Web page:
Children under 5 are among the first to die when wars, droughts or other disasters reduce food supplies. Hospital officials in northern Gaza reported the first deaths from hunger in early March and said most of the dead were children.

Power said the UN requested 400 tonnes of nutritional paste “in light of the current severe famine in Gaza and the severe and acute humanitarian crisis.” USAID hopes to provide a quarter of that, she said.

Globally, she said at the Georgia plant, the processing there “will save countless lives, millions of lives.”

USAID coordinates with the World Food Program and other humanitarian partners and governments on security and distribution for the pier project, while American military forces finish building it. President Joe Biden, under pressure to do more to alleviate the humanitarian catastrophe in Gaza as the United States provides military support to Israel, announced the plan in early March.

U.S. Central Command said in a statement Friday that offshore assembly of the floating pier was temporarily suspended due to high winds and swells, which created dangerous conditions for soldiers. The partially constructed pier and the military vessels involved have been transported to the Israeli port of Ashdod, where work will continue.

A U.S. official said high seas would delay the installation for several days, possibly until next week. The official, who spoke on condition of anonymity to discuss details of the operation, said the pause could last longer if bad weather persists, as military personnel and divers must gear up. water for final installation.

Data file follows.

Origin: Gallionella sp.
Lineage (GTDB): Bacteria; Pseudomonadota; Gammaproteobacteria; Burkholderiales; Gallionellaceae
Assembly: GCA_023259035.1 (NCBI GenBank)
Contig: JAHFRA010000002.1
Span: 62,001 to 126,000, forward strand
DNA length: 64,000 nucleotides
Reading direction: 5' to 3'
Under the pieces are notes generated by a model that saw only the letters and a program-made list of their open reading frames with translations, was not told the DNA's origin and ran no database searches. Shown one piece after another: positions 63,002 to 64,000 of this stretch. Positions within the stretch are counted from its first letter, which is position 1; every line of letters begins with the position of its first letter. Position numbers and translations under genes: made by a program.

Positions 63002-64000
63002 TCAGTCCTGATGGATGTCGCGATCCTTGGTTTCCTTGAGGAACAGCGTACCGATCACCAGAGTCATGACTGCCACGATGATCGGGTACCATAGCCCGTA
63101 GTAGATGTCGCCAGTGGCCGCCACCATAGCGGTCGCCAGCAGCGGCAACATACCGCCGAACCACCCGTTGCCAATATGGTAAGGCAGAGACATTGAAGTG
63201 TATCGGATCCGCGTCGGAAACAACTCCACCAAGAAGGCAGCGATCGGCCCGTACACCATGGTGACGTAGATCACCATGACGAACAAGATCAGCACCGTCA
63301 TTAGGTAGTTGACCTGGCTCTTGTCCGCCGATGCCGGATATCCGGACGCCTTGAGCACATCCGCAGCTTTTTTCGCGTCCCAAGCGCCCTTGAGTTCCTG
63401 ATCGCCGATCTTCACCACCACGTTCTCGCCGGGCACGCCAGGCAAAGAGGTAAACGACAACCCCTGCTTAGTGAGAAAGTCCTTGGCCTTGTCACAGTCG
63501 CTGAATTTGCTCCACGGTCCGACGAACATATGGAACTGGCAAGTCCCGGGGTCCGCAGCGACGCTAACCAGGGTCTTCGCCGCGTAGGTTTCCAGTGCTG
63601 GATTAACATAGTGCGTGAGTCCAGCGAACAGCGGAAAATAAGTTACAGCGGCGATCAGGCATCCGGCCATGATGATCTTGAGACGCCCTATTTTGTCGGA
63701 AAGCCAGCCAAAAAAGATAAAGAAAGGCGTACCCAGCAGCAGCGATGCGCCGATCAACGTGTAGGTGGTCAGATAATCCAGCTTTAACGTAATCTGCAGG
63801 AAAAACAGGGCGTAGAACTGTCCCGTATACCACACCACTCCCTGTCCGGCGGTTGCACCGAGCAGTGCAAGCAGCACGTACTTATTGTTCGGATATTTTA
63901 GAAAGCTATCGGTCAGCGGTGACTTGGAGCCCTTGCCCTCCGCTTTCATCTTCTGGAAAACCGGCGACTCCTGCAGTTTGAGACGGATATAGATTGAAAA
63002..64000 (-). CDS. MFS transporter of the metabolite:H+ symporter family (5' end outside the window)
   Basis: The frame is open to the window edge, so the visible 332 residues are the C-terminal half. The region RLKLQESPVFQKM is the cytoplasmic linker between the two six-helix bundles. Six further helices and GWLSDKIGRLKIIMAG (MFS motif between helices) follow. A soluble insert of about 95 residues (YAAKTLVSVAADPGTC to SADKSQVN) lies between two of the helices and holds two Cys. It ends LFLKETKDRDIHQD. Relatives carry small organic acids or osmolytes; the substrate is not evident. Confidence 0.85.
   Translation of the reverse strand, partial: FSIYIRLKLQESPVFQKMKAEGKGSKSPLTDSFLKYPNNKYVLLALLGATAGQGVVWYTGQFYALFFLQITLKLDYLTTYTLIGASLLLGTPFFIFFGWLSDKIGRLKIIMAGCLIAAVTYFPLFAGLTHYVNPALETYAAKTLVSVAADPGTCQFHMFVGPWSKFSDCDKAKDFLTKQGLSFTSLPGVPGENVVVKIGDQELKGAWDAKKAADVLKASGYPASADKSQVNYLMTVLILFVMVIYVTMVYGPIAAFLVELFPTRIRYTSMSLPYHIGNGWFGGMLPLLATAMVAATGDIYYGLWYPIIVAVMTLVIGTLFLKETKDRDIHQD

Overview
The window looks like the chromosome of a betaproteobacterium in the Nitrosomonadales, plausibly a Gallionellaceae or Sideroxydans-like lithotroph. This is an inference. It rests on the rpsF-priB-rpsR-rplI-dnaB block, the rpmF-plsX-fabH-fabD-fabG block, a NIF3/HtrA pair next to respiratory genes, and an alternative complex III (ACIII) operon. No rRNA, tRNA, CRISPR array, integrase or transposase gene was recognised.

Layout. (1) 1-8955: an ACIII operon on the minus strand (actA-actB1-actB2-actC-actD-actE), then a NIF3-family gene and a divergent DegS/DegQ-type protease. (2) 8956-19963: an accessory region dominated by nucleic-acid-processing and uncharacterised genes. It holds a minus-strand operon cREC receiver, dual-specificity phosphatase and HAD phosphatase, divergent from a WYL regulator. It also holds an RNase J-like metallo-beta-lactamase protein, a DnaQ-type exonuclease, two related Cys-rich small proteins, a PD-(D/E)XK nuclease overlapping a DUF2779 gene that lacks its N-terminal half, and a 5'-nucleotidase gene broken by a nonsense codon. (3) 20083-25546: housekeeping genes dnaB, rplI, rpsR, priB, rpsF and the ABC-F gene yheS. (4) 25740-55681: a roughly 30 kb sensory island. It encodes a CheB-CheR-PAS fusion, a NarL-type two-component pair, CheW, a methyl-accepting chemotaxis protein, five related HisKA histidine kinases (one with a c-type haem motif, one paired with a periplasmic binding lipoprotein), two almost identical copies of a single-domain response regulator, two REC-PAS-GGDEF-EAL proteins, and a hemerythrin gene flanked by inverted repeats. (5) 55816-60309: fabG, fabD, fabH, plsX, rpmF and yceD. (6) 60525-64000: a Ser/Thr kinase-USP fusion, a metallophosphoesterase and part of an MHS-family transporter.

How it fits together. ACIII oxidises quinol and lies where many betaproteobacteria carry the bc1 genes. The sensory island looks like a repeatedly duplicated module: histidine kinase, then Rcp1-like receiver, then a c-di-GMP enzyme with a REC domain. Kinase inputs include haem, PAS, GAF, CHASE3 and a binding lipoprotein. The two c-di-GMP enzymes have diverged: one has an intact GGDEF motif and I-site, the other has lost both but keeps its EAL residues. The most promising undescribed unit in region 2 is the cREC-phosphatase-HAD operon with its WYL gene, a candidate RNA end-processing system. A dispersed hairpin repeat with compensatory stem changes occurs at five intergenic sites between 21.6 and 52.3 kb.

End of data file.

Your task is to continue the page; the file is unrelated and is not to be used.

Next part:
Difficulties this week in delivering first aid through a recently reopened land corridor to northern Gaza highlighted the uncertainty over security and the danger still facing aid workers. Israeli settlers blocked the convoy before it crossed on Wednesday. Once inside Gaza, the convoy was commandeered by Hamas militants, before UN officials took it back.

In Gaza, nutritional treatment for starving children is most urgently needed in the northern part of the Palestinian territory. Civilians have been cut off from most humanitarian supplies, bombarded by Israeli airstrikes and driven into hiding by the fighting.

Rates of acute malnutrition among children under 5 rose from 1 percent before the war to 30 percent five months later, the USAID official said. According to the official, this is the fastest rise in hunger in recent history, more than during the severe conflicts and food shortages in Somalia or South Sudan.

One of the few medical facilities still operational in northern Gaza, Kamal Adwan Hospital, is under siege by parents who bring in thousands of malnourished children for treatment, the official said. Humanitarian officials say many other starving children remain invisible and in need, with families unable to help them pass through fighting and checkpoints to get care.

Saving severely malnourished children in particular requires both a huge increase in aid deliveries and a lasting calm in the fighting, the official said, so that aid workers can set up treatment facilities around the territory and families can safely bring children for the necessary long-term treatment.


Bynum reported from Fitzgerald, Georgia. Associated Press writers Lolita C. Baldor in Washington and Edith M. Lederer at the United Nations contributed.